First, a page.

Summary: with the judge — her grandfather

The novel begins when the house of a retired judge is robbed by
members of a separatist Nepali insurgent group — the GNLF (GorhkaNational Liberation Front). This robbery is actually one of the last
events of the plot, chronologically, but the rest of the events are
described after the robbery. Throughout the novel, the book cuts backand forth between the story of Sai, an orphan who lives with the judge
— her grandfather — and his cook; the story of the cook’s son Biju, who
just moved to America; and the story of the judge himself and his initial
trip to England to go to law school in 1969.

Sai was orphaned at a young age by her parents’ deaths, is seventeen
years old, and lives with her grandfather and his cook in the Himalayas,
at the foot of Mount Kanchenjunga, in 1986. Her grandfather was once
a respected judge in both the colonial and independent courts, but now
lives a reclusive retirement in a luxurious but decaying mansion, and
Sai receives more attention and love from their cook than from the
judge. Sai arrives at her grandfather’s house when she is eight years
old, educated by nuns at an orphanage in the colonial tradition. Her
grandfather arranges for her to be tutored by a woman named Noni in
the village of Cho Oyu. Noni worries because she believes that Sai will
grow up lonely and unsocialized since she lives alone with two old men.

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Noni lives with her sister Lola, whose daughter Pixie is a BBC reporter,
and both old women take frequent trips to England, returning with
packets of British food and stories about British superiority. When Saiis sixteen and her abilities in math and physics grow beyond Noni’s, she
begins taking lessons with Gyan, a recent university graduate and a
Nepali. They fall in love quickly and become deeply involved in their

The cook’s son, Biju, lives in New York City and works a series of lowpayingmenial restaurant jobs, finding it impossible to gain entrance to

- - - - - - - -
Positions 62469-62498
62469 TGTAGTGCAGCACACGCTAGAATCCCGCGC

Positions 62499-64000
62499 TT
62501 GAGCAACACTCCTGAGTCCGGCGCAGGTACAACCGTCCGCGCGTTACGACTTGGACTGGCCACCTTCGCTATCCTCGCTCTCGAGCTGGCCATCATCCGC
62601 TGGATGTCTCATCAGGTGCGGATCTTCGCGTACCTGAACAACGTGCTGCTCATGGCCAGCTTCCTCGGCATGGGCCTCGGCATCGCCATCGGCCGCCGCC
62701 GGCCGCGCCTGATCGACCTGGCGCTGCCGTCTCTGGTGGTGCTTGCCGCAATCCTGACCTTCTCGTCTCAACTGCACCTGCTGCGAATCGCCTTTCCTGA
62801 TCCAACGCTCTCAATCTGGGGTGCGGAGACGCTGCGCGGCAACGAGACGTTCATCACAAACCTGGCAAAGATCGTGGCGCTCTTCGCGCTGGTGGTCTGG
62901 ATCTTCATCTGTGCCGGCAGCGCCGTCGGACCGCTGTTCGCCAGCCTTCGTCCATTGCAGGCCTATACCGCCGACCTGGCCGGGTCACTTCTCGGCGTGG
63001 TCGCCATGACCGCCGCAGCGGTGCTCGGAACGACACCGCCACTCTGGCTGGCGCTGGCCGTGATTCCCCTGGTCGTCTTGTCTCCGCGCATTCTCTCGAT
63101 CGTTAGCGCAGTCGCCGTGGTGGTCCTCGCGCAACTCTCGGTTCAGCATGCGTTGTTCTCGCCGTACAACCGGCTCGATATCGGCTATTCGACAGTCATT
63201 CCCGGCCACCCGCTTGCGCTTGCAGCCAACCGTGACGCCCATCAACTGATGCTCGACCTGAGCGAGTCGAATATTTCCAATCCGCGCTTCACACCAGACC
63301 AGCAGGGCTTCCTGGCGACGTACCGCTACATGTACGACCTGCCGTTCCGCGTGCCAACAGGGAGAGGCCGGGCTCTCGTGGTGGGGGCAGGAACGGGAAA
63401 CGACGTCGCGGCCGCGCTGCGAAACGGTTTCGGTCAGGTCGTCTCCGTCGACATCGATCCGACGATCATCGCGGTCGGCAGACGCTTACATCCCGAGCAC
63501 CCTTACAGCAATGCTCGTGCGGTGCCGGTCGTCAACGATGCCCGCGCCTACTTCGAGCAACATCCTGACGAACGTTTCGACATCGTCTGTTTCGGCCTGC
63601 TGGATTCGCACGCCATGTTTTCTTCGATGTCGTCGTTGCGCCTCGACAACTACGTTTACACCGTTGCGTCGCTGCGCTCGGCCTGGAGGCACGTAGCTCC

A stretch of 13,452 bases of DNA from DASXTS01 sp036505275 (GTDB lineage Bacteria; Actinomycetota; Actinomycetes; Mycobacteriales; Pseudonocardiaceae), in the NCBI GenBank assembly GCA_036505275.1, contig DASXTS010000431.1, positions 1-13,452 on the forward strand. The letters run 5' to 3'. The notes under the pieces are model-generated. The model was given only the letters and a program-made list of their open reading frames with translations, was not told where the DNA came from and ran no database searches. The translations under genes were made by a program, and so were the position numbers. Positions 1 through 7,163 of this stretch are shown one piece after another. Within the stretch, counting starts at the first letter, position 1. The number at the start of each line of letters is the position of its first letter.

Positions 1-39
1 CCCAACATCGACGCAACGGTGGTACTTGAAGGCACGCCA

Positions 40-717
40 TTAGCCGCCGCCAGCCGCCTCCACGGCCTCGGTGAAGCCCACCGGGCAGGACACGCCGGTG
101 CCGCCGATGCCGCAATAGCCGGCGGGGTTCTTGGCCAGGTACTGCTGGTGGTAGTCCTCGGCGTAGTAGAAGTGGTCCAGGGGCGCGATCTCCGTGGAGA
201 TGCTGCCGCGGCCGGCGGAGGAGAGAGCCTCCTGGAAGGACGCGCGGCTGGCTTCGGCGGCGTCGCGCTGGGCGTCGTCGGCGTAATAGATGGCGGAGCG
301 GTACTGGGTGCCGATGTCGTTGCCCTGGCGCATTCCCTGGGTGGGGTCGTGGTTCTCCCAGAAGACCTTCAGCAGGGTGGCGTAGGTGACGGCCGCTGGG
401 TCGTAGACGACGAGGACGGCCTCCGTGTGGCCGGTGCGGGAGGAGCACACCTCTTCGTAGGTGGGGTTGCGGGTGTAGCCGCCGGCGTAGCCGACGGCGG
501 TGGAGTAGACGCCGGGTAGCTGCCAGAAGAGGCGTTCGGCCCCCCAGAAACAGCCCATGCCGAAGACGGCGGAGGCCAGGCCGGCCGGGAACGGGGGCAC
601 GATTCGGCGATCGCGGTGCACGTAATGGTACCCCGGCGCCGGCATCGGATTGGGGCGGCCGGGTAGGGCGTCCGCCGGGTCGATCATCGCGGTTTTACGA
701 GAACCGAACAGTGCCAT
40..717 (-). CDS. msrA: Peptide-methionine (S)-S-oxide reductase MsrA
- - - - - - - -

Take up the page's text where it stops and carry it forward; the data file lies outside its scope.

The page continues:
American social networks or to adjust to American culture. He sends
letters home to his father, which the cook interprets as evidence of his
son’s great success, and shows to all of his neighbors, relatives, and
friends. He sends his son countless requests from the neighborsasking for his help in sending their own relatives to the US, and for his
help once they arrive, but Biju can barely take care of himself and
constantly avoids these requests. Biju is miserable in the US, as he
struggles to navigate American racism, and also to cope with his own
racism towards the other immigrants who work in the kitchens with
him. He suffers the misunderstandings and abuse of his American
employers, one of whom even buys him soap and deodorant to cover
up his unpleasant “smell.” Biju finally decides that he cannot work in a
restaurant that cooks beef, and finds a job in a Hindu-run Indian
restaurant; this job is relatively pleasant, aside from the fact that he
earns low wages and has to sleep in the kitchen. Here, though, he falls
in the kitchen and hurts his leg, and his employer will not pay his
medical bills.

The judge, Jemu, is sent to England in 1969 to study law and follow in
the footsteps of his father, a local judge. His story, told out of
chronological order, is intercut with the present-day action of the novel.

He is twenty years old and leaves behind his fourteen-year-old wife —